Climate Change and International Order Essay Prize 2022

Hillary Briffa Announcement
Subject Fields
Environmental History / Studies, Geography, Humanities, Political Science, World History / Studies


 Centre for Grand Strategy, King’s College London &

the Royal United Services Institute (RUSI)

2022  Essay Prize

The Centre for Grand Strategy, King's College London, in partnership with the RUSI, is pleased to announce that its second essay prize awarded for original writing on contemporary issues of ‘Climate Change and International Order’, is now open for submissions on 1st March 2022.

Assumptions and certainties that once underlay the post-1945 international order are crumbling. Yet, discussions about the consequences for present and future ‘world order’ usually fixate upon the realm of great power politics and the political, economic and security consequences of the decline of the west, the resurgence of Russia and the rise of China. The ‘world order’ debate has yet to confront in any meaningful way the climate crisis, which is already creating increasingly destructive weather patterns, drastically changing geographies and ecosystems, and threatening the secure and sustainable supply of key resources. Throughout history, international and regional orders have been resilient and adaptable systems created by converging economic, technological, and ideological forces. But in recorded history, humanity has never faced anything like the effects we anticipate from 2-4 degrees of possible warming.

The purpose of this prize is to promote the publication of research from across a range of disciplines on the theme of ‘Climate Change and International Order’. We are looking for outstanding essays that explore questions of international, regional, or global order in the context of climate change, ecological collapse, and the impacts of mitigation and adaptation strategies that may define the coming decades.

  • One main prize will be awarded, at a value of £1000. At the discretion of the judging panel, up to two runner-up prizes may be awarded.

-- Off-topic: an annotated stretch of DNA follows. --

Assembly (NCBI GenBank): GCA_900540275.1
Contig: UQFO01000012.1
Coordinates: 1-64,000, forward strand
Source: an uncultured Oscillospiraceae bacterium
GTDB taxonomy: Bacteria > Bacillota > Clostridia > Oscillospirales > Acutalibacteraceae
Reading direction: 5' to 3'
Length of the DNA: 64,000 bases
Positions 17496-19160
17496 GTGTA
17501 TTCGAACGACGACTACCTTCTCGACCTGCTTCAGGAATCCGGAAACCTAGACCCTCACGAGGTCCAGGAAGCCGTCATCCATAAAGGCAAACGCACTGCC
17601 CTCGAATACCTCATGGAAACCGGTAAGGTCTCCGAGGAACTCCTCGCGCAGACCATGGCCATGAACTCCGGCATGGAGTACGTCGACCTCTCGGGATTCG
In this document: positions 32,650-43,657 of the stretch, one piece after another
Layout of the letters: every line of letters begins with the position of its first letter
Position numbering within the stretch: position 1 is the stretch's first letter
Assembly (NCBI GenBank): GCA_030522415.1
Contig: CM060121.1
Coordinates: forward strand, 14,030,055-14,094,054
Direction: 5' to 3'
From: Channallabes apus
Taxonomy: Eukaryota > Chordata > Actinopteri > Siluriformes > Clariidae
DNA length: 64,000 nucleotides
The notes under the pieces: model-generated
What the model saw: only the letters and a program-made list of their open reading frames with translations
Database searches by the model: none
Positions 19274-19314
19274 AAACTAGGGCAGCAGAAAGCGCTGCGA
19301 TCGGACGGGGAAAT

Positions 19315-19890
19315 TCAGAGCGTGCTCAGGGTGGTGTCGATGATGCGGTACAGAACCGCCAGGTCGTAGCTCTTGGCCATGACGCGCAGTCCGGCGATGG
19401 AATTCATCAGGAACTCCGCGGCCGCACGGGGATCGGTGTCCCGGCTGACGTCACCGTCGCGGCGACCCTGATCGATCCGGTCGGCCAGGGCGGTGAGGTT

• Awards are made on the basis of originality, logical argument, sound analysis, style, clarity and conciseness.
  • The competition is open to authors of any nationality.
  • Essays may be single-authored or multi-authored. Interdisciplinary submissions are encouraged.
  • Submissions should be previously unpublished, and between 5,000 and 7,000 words, including footnotes.
  • Please include a short abstract and a bibliography (these are not included in the word count).
  • The deadline for submission of essays is 1st March 2022.  

You should feel free to frame your essay topic according to your own interests and areas of expertise.

If you would like some inspiration in framing a topic, here are some possible starting points:

  • How and why do stable orders begin to weaken and fragment? Which components of ordering systems become most vulnerable first, and can analysing these patterns help us prepare for the world beyond the 1.5 degree threshold?
  • What might each of the future scenarios suggested in the Shared Socioeconomic Pathways — including, at the extreme end, environmental and humanitarian catastrophes, wars, economic crises, and political revolutions—mean for the future of statecraft, grand strategy and ideas of global order?
  • In what ways can looking to the past help tackle the transnational challenges of the 21st century? How do the types of insecurity we face now compare to those that worried order-builders in the middle of the 20th century?
  • How do competing conceptions of international order affect the prospects for successful climate change mitigation strategies?
  • How do changing energy infrastructures affect international order? What will be the strategic implications of a post-fossil-fuel world?
  • How are different states’ militaries engaging differently with, and planning differently for, the strategic challenges of climate change?
  • How do changes in global order, including those driven by climate change, affect and amplify human security challenges and their intersections?
  • How do new and emerging technologies transform geopolitics and disrupt patterns of sovereignty, power, and governance? Could the nation-state ever be supplanted?


How to Apply:

Submissions should be emailed with the subject title ‘CGS&RUSI Essay Prize’ to, including in the message: full name, age, country of residence, professional affiliation (if applicable), and degree programme currently enrolled on (if applicable).

Please note submissions should be made in .doc or .pdf format.

Please feel welcome to contact with any questions.


Contact Information

Dr Hillary Briffa

Climate Change and International Order Lead for the Centre for Grand Strategy

Contact Email